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http://dx.doi.org/10.1083/jcb.201805044DOI Listing
http://www.ncbi.nlm.nih.gov/pmc/articles/PMC6605806PMC
July 2019

Enhanced Dendritic Actin Network Formation in Extended Lamellipodia Drives Proliferation in Growth-Challenged Rac1 Melanoma Cells.

Dev Cell 2019 05;49(3):444-460.e9

Lyda Hill Department of Bioinformatics, University of Texas Southwestern Medical Center, Dallas, TX 75390, USA; Department of Cell Biology, University of Texas Southwestern Medical Center, Dallas, TX 75390, USA. Electronic address:

Actin assembly supplies the structural framework for cell morphology and migration. Beyond structure, this actin framework can also be engaged to drive biochemical signaling programs. Here, we describe how the hyperactivation of Rac1 via the P29S mutation (Rac1) in melanoma hijacks branched actin network assembly to coordinate proliferative cues that facilitate metastasis and drug resistance. Upon growth challenge, Rac1-harboring melanoma cells massively upregulate lamellipodia formation by dendritic actin polymerization. These extended lamellipodia form a signaling microdomain that sequesters and phospho-inactivates the tumor suppressor NF2/Merlin, driving Rac1 cell proliferation in growth suppressive conditions. These biochemically active lamellipodia require cell-substrate attachment but not focal adhesion assembly and drive proliferation independently of the ERK/MAPK pathway. These data suggest a critical link between cell morphology and cell signaling and reconcile the dichotomy of Rac1's regulation of both proliferation and actin assembly by revealing a mutual signaling axis wherein actin assembly drives proliferation in melanoma.
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http://dx.doi.org/10.1016/j.devcel.2019.04.007DOI Listing
http://www.ncbi.nlm.nih.gov/pmc/articles/PMC6760970PMC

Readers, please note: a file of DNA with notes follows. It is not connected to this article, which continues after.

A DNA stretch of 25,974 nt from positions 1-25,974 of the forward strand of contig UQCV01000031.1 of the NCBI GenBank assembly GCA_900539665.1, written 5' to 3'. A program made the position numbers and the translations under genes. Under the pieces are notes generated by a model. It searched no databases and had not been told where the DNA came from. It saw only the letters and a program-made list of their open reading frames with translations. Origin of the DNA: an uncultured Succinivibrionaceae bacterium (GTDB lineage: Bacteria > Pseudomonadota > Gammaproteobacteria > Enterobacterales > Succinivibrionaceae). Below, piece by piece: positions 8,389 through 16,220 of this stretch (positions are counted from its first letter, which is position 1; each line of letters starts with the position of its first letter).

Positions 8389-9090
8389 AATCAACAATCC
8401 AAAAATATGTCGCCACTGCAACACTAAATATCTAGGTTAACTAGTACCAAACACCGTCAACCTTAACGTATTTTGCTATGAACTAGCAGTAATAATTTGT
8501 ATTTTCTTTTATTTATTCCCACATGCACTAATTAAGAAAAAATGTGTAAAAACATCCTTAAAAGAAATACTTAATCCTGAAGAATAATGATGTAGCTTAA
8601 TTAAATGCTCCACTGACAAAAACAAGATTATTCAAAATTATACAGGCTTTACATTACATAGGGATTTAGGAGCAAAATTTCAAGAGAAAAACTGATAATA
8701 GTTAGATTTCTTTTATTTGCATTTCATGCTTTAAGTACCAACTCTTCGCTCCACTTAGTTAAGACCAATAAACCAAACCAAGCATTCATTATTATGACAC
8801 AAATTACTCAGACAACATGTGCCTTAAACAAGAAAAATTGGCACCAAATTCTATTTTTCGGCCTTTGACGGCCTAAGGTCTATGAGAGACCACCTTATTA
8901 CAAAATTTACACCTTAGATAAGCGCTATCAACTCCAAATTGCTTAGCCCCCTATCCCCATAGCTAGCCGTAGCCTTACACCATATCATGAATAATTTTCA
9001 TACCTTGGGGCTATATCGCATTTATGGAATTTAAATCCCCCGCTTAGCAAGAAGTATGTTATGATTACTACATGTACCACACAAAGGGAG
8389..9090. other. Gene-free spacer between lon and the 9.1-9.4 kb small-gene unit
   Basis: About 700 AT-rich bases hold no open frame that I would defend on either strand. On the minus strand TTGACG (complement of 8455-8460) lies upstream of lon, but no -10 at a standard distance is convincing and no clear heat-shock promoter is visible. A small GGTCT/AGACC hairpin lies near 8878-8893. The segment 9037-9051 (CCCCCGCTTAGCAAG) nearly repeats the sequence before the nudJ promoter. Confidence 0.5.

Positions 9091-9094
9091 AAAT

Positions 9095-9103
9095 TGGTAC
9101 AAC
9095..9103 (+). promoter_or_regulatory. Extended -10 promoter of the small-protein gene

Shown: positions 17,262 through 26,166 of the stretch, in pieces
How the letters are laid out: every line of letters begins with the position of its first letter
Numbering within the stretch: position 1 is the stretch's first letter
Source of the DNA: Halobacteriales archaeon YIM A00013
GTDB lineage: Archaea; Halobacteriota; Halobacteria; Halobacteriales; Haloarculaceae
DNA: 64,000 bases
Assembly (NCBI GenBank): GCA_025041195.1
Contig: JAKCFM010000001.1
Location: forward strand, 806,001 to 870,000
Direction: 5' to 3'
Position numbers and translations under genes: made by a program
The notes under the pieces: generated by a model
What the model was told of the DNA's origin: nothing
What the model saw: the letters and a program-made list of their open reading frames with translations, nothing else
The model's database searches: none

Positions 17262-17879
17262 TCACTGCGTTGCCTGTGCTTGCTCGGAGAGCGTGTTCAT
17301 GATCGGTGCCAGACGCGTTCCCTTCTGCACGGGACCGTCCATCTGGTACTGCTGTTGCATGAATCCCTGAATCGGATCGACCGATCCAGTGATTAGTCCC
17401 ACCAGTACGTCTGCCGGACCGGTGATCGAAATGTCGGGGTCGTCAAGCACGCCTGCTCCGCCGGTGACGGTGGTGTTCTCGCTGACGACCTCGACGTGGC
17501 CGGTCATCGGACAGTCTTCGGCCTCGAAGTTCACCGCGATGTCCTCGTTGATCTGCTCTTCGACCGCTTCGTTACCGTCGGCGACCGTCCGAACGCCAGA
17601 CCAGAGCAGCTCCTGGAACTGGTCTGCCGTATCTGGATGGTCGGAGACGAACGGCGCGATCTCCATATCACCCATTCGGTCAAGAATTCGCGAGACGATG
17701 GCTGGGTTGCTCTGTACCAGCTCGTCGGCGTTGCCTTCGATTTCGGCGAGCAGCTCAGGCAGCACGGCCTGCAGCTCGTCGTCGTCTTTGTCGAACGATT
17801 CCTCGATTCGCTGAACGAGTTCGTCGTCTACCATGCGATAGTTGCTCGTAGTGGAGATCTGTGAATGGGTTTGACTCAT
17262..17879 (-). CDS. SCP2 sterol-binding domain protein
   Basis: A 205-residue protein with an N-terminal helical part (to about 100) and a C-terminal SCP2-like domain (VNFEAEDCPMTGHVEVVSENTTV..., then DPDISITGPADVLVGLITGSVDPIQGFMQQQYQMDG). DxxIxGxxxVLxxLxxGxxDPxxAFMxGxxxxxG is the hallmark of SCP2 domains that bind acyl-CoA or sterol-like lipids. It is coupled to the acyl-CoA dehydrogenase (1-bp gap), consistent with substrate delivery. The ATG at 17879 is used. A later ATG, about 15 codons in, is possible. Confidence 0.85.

May 2019

Nuclear positioning facilitates amoeboid migration along the path of least resistance.

Nature 2019 04 3;568(7753):546-550. Epub 2019 Apr 3.

Institute of Science and Technology Austria (IST Austria), Klosterneuburg, Austria.

During metazoan development, immune surveillance and cancer dissemination, cells migrate in complex three-dimensional microenvironments. These spaces are crowded by cells and extracellular matrix, generating mazes with differently sized gaps that are typically smaller than the diameter of the migrating cell. Most mesenchymal and epithelial cells and some-but not all-cancer cells actively generate their migratory path using pericellular tissue proteolysis. By contrast, amoeboid cells such as leukocytes use non-destructive strategies of locomotion, raising the question how these extremely fast cells navigate through dense tissues. Here we reveal that leukocytes sample their immediate vicinity for large pore sizes, and are thereby able to choose the path of least resistance. This allows them to circumnavigate local obstacles while effectively following global directional cues such as chemotactic gradients. Pore-size discrimination is facilitated by frontward positioning of the nucleus, which enables the cells to use their bulkiest compartment as a mechanical gauge. Once the nucleus and the closely associated microtubule organizing centre pass the largest pore, cytoplasmic protrusions still lingering in smaller pores are retracted. These retractions are coordinated by dynamic microtubules; when microtubules are disrupted, migrating cells lose coherence and frequently fragment into migratory cytoplasmic pieces. As nuclear positioning in front of the microtubule organizing centre is a typical feature of amoeboid migration, our findings link the fundamental organization of cellular polarity to the strategy of locomotion.
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http://dx.doi.org/10.1038/s41586-019-1087-5DOI Listing
http://www.ncbi.nlm.nih.gov/pmc/articles/PMC7217284PMC
April 2019